A laboratory experiment has been conducted on a sandstone sample where a small hole has been drilled through the middle of the sample. The intention is to simulate borehole breakout effects and to observe nondouble couple acoustic emission events. We then determine full moment tensors for acoustic emission data from the triaxial laboratory experiment. The full moment tensor inversion uses the first motion polarity and amplitude information as input parameters. The observed data from the laboratory experiment are then compared with synthetic data from a Spectral Element Method simulation using hexahedron elements, which are discretized using highdegree Lagrange interpolants. We find good correlation between X-ray images of the sample and the determined locations, as well as similarities between the synthetic and the observed acoustic emission waveforms.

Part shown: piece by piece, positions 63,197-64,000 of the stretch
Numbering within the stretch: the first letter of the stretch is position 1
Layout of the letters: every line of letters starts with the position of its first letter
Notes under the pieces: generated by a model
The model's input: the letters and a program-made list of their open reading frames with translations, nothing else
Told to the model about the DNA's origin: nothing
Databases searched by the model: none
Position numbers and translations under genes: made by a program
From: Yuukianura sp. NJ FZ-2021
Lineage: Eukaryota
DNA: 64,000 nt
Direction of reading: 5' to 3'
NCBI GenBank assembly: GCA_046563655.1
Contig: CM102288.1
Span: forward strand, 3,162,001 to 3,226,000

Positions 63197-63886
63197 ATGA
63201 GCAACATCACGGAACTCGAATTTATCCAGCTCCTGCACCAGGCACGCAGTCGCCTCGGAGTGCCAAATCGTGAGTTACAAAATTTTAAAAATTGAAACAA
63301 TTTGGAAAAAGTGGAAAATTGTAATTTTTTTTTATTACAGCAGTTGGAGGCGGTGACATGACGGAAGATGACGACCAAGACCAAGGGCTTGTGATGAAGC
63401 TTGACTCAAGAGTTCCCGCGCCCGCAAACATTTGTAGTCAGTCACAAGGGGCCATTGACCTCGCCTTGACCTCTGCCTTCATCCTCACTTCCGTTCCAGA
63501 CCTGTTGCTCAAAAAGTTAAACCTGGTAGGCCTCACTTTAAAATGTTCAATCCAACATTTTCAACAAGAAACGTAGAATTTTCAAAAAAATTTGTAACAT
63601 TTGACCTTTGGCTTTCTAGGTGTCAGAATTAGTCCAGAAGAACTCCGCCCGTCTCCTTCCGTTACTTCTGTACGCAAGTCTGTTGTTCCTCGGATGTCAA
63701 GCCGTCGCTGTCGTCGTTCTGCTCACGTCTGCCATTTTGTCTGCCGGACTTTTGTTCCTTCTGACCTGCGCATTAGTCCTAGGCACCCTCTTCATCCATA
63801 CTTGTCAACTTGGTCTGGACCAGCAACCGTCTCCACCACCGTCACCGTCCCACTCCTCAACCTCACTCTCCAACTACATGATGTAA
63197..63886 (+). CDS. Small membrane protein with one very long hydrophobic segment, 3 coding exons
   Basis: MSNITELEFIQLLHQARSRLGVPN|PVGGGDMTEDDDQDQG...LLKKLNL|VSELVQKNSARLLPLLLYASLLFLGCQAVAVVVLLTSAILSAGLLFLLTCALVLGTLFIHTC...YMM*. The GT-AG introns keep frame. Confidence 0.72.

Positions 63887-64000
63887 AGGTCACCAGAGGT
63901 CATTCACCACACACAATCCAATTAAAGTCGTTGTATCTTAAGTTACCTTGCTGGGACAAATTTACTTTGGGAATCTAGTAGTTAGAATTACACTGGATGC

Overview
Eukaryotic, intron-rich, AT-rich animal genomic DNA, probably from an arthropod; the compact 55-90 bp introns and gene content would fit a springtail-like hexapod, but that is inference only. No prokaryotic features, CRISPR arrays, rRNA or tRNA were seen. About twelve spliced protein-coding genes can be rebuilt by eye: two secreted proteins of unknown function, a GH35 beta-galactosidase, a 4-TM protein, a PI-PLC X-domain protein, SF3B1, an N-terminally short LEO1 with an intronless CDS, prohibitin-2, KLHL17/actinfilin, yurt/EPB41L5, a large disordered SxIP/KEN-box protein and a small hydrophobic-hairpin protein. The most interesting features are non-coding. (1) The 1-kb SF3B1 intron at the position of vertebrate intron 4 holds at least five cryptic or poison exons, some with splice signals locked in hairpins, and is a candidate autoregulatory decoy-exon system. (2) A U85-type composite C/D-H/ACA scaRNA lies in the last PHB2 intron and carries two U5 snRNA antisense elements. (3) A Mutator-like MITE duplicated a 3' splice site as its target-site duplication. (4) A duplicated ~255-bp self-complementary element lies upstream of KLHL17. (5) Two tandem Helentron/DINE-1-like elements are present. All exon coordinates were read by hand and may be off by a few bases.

The interpretation of microearthquakes is an important means to improve the understanding of stress field changes in and around hydrocarbon reservoirs. The primary goal is an accurate location of the microseismic events, which has proven valuable during hydraulic fracturing and long-term reservoir monitoring, especially towards the end of a reservoir’s lifetime. For enhanced geothermal system the location of microearthquakes is a vital tool to estimate the extend of the hydraulically stimulated volume, and is commonly used to determine the target for secondary wells to establish fluid circulation. In addition to the location, source parameters provide insight on the magnitude of the event, stress drop, rupture size, slip, and corner frequency of the seismic phases and these are valuable to characterize each single event, and to investigate the statistics of the bulk of events (e.g. Gibbowicz et al., 1991; Oye et al. 2005). Such estimates, however, can only be determined reliably with sufficient coverage of receivers and knowledge of the velocity model. To determine a full moment tensor for microseismic data recorded in the field often fails due to insufficient instrumentation or due to only little high-quality data. In this paper we investigate acoustic emission data from a laboratory experiment conducted at NGI, where 12 receivers have been positioned around a sandstone sample. Due to the favorable source receiver geometry we conduct a full moment tensor analysis for selected events that have been recorded with sufficient signal-to-noise ratio on all receivers. We then compare the real data with synthetic data from a Spectral Element Method (SEM) simulation. The final goal is to upscale the SEM results and thereby be able to compare acoustic emission data with observed microseismic data from hydrocarbon reservoirs. Figure 1 shows the experimental setup (Aker et al., 2008) with the rock sample mounted inside a tri-axial pressure cell controlling the axial stress, the radial confining pressure and the pore pressure of the fluid inside the rock (Figure 1). The acoustic emissions are monitored by a set of 12 piezoelectric receivers (pinducers) that are positioned around the sample. The resonance frequency of the pinducers is about 1 MHz and the waveforms are recorded at 10 MHz sampling rate.